The Asus P8Z77-V Premium is joined by the P8Z77-V Pro/Thunderbolt and MSI Z77A-GD80 as the first boards to come with Thunderbolt connectivity on board.
Motherboard makers Asus and MSI have become the first out of the blocks with Thunderbolt-equipped models, bringing the previously Apple-exclusive peripheral connector to PCs as an on-board feature for the first time.
The Asus P8Z77-V Premium, claimed to be the first Intel-certified motherboard to include the joint Apple-Intel developed Thunderbolt technology, includes multiple features designed to enhance and extend the included Intel Z77 chipset including true four-way Nvidia SLI and AMD CrossFireX on PCI Express Gen 3.0 slots, SSD Caching II with on-board 32GB mSATA SSD to get you started, two Intel-powered gigabit Ethernet ports, and six USB ports supporting the USB 3.0 Boost performance upgrade.
It's the Thunderbolt port that makes the P8Z77-V Premium special, though. Offering simultaneous bi-directional data transfer at up to 10Gb/s and support for daisy-chaining up to six devices - as well as a seventh Thunderbolt or DisplayPort display device at the end of the chain - the technology shows promise as a high-speed alternative to USB 3.0.
The same port is available on the new P8Z77-V Pro/Thunderbolt, and while pricing has yet to be confirmed it's likely to come in at a lower cost compared to the Intel-certified Premium model above while retaining most of the stand-out features of its luxury equivalent.
MSI's Z77A-GD80, which the company claims is the 'world's first mainboard with Thunderbolt support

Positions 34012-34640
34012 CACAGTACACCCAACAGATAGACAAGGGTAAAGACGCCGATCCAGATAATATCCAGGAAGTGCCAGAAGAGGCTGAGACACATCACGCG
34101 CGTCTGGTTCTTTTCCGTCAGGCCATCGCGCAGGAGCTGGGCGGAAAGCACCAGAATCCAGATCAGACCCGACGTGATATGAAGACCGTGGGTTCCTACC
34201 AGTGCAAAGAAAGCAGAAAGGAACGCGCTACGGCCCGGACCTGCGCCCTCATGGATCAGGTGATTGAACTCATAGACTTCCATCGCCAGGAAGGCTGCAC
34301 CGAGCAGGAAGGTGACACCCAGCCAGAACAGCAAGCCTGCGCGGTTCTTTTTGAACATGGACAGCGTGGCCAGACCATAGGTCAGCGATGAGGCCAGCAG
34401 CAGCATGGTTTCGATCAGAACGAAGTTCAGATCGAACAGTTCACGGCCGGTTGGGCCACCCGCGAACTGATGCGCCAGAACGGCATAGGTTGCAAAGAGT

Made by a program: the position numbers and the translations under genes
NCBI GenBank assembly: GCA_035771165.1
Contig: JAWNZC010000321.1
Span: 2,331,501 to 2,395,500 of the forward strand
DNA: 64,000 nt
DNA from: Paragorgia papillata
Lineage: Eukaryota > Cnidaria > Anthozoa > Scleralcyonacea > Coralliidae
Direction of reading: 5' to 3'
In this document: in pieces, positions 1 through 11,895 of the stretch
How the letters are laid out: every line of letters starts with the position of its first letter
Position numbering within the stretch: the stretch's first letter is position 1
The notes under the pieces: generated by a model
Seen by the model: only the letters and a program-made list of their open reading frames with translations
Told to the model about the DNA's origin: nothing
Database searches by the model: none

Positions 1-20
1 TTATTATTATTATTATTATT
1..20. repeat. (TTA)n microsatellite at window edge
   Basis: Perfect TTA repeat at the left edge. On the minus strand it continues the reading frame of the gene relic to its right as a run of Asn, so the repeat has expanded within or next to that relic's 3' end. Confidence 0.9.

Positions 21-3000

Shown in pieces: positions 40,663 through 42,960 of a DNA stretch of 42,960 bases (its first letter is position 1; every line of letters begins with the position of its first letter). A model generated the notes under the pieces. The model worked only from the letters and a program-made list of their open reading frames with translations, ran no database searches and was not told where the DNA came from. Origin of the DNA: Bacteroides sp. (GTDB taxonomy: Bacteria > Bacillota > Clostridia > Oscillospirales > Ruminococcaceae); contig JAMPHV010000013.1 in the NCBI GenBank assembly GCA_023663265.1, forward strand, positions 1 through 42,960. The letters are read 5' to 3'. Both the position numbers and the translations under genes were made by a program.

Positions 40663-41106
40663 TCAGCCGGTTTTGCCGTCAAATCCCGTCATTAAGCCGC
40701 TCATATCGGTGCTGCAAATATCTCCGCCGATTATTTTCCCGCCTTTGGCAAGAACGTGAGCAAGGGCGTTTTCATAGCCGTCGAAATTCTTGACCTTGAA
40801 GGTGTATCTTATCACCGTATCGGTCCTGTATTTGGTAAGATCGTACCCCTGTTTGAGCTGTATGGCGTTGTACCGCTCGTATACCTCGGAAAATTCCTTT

' thanks to the fact it originally demoed the board back at the Consumer Electronics Show in January, offers many of the same features. While it lacks the on-board SSD and clever caching technology of its Asus rival, it packs MSI's top-end Military Class III components - including the usual highly-conductive polymerised capacitors (Hi-C CAP,) super ferrite choke (SFC) and solid capacitor parts - along with the MSI OC Genie II overclocking system.
At present, Thunderbolt is hardly ubiquitous. Aside from a handful of monitors and external storage devices, the port is nowhere to be seen on peripherals. As increasing quantities of motherboards with on-board support appear, that is likely to change - and with Thunderbolt offering features beyond those of USB, including the ability to use the PCI Express lanes inherent in a Thunderbolt connection to communicate with an external graphics card at full speed - it'll be interesting to see what the industry comes up with to make real use of the technology's flexibility.
This isn't the first time MSI has 'launched' its Thunderbolt board - as well as the CES outing in January, it issued a press release confirming the board earlier this month - but both companies are still quiet on UK availability and pricing.